WebAIM - Web Accessibility In Mind

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Re: Document Accessibility Analysis (like the WebAIM Million but for documents)


From: L Snider
Date: Sep 29, 2021 1:25PM

Hi Elizabeth,

I see where you are going, and I would encourage you to continue on!

The one good thing is that InDesign actually makes some of the most
accessible PDFs, but you need to know what to do before you tag it.
You are right on track in my view, as things should be defaults-so in
Word they now do automatic alt tags, but they are done by artificial
intelligence and they are horrible, like totally horrible. So why
can't a box pop up anytime you put in an image so you must do
something about the alt?

I teach InDesign accessible document courses, and there is a ton to
know. They improved that program so much in the last 4-5 years, and I
give Adobe kudos for that work, but why isn't Acrobat that way?
Documents have always been harder, as you said below, because each
program is a silo of its own...word has been updated majorly in many
ways, but Adobe, well I won't rant again about them! The company has
to take accessibility into their workflows of engineering and software
creation, and until that is done, we are still like Leonardo DiCaprio
wanting to get on the door to get out of the water (and we know how
that went in the movie Titanic :)

The other issue I am working on is that neurological, cognitive,
intellectual and learning disabilities are not part of the checkers
(that is more complex due to WCAG and legislation). So people are
producing documents that may be okay for screen reader users, which is
awesome! However, there are so many others that need barriers reduced
in documents. It has been a long fight, many years (and now PhD work),
but I encourage you to try and change things!




On Wed, Sep 29, 2021 at 3:25 PM Elizabeth Thomas < <EMAIL REMOVED> > wrote:
> Lisa,
> Totally agree with everything you're saying. An automated checker is only the first step in analyzing a document's accessibility. It always requires a human check.
> My thought process was to use the "survey" as a sort of landscape analysis to determine what the most common barriers are (which are obviously limited to things an automated checker can flag and assuming that I'm able to gather a representative sample). I think that's valuable information that can then inform trainings, curricula, software tools, etc. Even if it's just informing my own and no one else pays attention.;)
> For example, Maybe some of the issues in PDFs that originate in InDesign could be fixed by updating the software. Maybe make the default to export a tagged PDF. So people would have to uncheck that option if they want an untagged PDF. But if most PDFs from In be dDesign are tagged, then it's not actually a big issue. However, I wouldn't know that unless I tested a ton of files. I only know that the InDesign PDFs I tend to receive are untagged unless I ask the author to send me a tagged version.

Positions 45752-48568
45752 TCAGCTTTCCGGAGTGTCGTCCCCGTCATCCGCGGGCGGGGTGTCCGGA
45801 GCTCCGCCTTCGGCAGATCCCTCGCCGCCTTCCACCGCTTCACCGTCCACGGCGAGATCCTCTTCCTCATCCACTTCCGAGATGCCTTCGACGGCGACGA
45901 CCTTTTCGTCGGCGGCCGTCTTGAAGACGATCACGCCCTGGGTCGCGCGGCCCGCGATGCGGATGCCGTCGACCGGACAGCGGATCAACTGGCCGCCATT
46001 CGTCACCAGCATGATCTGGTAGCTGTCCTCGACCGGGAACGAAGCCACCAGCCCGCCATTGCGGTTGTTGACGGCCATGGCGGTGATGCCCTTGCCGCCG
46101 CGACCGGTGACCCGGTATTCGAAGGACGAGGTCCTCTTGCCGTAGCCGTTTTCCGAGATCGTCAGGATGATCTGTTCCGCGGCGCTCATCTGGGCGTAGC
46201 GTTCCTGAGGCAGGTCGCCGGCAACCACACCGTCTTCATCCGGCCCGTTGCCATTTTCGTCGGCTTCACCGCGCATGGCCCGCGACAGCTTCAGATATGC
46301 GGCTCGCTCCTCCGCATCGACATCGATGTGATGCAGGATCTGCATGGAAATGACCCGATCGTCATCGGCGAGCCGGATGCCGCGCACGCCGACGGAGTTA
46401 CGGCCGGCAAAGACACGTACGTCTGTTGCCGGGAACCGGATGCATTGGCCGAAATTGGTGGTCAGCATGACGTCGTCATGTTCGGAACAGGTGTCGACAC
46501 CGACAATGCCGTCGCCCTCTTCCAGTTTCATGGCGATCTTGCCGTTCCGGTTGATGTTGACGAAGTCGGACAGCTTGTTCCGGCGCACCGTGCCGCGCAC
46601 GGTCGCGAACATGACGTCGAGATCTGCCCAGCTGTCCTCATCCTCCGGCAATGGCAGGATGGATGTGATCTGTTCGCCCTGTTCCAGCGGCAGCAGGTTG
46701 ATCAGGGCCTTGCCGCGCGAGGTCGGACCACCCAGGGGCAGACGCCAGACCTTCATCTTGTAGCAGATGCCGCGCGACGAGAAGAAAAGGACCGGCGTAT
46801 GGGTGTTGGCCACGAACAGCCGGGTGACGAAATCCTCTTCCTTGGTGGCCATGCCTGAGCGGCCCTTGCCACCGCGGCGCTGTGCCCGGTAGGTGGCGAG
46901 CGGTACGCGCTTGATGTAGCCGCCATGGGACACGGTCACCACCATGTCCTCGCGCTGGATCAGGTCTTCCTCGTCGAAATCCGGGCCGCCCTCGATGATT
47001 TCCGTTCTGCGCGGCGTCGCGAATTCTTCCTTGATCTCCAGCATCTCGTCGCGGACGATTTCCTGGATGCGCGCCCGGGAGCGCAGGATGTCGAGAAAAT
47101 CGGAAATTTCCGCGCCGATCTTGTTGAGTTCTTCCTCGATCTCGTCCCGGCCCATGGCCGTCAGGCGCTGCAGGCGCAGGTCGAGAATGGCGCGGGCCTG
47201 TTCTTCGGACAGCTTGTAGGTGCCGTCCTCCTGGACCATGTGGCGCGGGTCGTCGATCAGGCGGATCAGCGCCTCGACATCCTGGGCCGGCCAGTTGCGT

> Additionally, I know what I think the most common issues are, but maybe my experience or perspective is skewed. Maybe the reality of my documents isn't reflective of the larger reality of documents elsewhere.
> Anyway, sounds like something like this doesn't exist. So once I finish remediating this 200 page PDF, maybe I'll think about how to start. ;)
> -Elizabeth Thomas
> Sent from my iPhone
> > On Sep 29, 2021, at 10:52 AM, L Snider < <EMAIL REMOVED> > wrote:
> >
> > I have thought about this in the past...but the document checkers are
> > usually program based, Word, PDF (except PAC and others like it), etc.
> > Websites are easier this way, as they all have to use HTML code for
> > the base, so they can be easier to check (generalization).
> >
> > In my experience 90% of documents fail on the most basic things-even
> > in disability organizations and governments. Both the PDF and Word
> > checkers are limited in what they check (you do have PAC though for
> > PDF/UA but most people have never heard of UA). Plus, personally,
> > accessibility for me is far more than the checkers, they don't cover a
> > lot.
> >
> > Things have improved slightly within the last 5 years for document
> > accessibility, but with Acrobat being so hard to use (I used it since
> > it came out and still don't understand why a PDF has three or more
> > layers), PDF accessibility is way harder than it needs to be. If EPUBs
> > could use any browser as a viewer, they would take over from PDF-in my
> > personal view...
> >
> > WCAG was created to work with everything digital, but most legislation
> > messed that up because it focused on websites (and I would argue WCAG
> > examples for each criterion and the focus still is on websites in my
> > personal opinion)...which was fine until 2007-8 ish, and then the
> > digital world changed. Websites are only one slice of the pie. Robots,
> > documents, apps, virtual reality, etc. have been the future for a long
> > time...
> >
> > Just my two cents, others may have different mileage!
> >
> > Cheers
> >
> > Lisa
> >
> >> On Wed, Sep 29, 2021 at 10:46 AM Elizabeth Thomas < <EMAIL REMOVED> > wrote:
> >>
> >> Does anyone know of a large-scale document accessibility analysis?
> >> Something like the WebAIM Million <https://webaim.org/projects/million/>,
> >> but for documents? So maybe an analysis of the top (insert any number here)
> >> most downloaded documents. Download the documents, run them through an
> >> automated checker, and log the issues in some sort of database (or even a
> >> simple Excel worksheet).
> >>
> >> Does that exist? Is anyone working on something like this right now? If
> >> not, I think I found my next side project...
> >>
> >> -Elizabeth Thomas
> >> > >> > >> > >> > >